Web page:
Yoga for High Blood Pressure | Truth or Myth

Yoga for High Blood Pressure | Truth or Myth

There are a lot of public claims related to yoga and its positive impact on health. Most of them come from people with a spiritual background or people who want to sell their product and it’s part of their sales pitch. One of them is a declaration about effects of yoga on hypertension or high blood pressure. Fortunately, we have also scientific studies at our disposal to decide who’s right. Let’s focus on what scientists came up with.

Note: Why does high blood pressure even matter? Hypertension remains a major public health issue and is associated with increased risks of stroke, cardiovascular disease, and chronic kidney disease. How can you prevent it? Besides quitting smoking, changing your diet, in general, it’s recommended to do any regular activity that makes your heart beat a little faster or breathing harder can work. 

So the question is: Is yoga the right activity to cure or prevent high blood pressure?

A quick answer is YES. But it’s not more effective compared to aerobic exercises.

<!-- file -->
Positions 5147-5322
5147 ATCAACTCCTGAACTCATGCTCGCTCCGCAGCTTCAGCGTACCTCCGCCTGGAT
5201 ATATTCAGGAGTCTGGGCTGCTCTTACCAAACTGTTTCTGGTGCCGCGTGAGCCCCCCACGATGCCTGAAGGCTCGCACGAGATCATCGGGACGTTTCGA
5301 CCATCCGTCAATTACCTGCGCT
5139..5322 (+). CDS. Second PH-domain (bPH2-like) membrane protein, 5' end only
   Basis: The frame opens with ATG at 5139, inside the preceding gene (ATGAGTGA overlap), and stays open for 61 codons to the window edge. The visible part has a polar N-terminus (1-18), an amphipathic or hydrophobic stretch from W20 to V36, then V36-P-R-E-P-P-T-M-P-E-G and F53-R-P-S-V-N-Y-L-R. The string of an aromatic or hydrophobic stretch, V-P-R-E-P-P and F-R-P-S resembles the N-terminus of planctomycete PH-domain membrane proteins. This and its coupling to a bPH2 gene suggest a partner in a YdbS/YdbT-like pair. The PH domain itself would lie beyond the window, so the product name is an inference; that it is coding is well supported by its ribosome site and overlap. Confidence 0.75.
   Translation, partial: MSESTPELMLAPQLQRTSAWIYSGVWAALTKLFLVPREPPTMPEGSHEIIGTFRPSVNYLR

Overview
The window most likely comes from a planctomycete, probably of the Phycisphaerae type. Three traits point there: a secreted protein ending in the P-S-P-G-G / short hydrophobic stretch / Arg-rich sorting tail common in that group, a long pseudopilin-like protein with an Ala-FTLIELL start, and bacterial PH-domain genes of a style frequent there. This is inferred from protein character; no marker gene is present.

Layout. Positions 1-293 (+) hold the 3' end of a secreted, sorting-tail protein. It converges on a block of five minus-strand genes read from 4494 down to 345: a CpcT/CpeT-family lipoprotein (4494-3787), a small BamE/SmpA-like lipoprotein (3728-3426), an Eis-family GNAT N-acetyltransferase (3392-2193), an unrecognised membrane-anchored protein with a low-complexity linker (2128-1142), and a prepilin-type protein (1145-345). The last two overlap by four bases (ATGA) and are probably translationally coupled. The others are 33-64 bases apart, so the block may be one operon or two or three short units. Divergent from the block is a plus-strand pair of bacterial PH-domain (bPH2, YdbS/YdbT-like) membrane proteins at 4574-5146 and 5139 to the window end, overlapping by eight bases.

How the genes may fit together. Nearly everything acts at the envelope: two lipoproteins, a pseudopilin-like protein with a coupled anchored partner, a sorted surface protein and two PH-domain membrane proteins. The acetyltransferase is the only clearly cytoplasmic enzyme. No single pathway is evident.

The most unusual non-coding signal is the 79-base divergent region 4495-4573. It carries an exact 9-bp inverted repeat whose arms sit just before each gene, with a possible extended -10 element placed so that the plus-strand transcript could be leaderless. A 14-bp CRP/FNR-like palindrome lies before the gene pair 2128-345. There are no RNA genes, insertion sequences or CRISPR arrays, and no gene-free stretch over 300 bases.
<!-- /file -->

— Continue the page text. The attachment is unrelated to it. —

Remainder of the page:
One of the relevant studies comes from investigators at the University of Pennsylvania, who ran a research in 2011 on the topic. Participants included 78 adults with untreated systolic blood pressure ≥130 mmHg but <160 mmHg, and diastolic <100 mmHg.  They reported that people in yoga group - who did postural Iyengar yoga, for twelve weeks succeeded in reducing hypertension.

The thing is that the Pennsylvania study didn’t compare yoga with aerobic exercises. For this purpose, let’s unravel the results of the US study financed by National Institute of General Medical Sciences. In 2013, a group of scientists from several universities published a paper called Effectiveness of Yoga for Hypertension: Systematic Review and Meta-Analysis.

They screened scientific databases for controlled studies related to effects of yoga on high blood pressure from 1966 to March 2013. Finally, 17 studies were in a game.
Results: Yoga, in general, was associated with a modest reduction in blood pressure. The more significant change in blood pressure, a decline in systolic (−7.96 mmHg) and diastolic blood pressure (−5.52 mmHg), appeared within groups incorporating yoga postures, meditation, and breathing.  But only compared to no treatment.

Control groups with people who regularly exercised decreased systolic blood pressure in the range of 3–9 mmHg. Therefore yoga doesn’t provide higher chances to prevent or cure hypertension when compared to other cardio activities.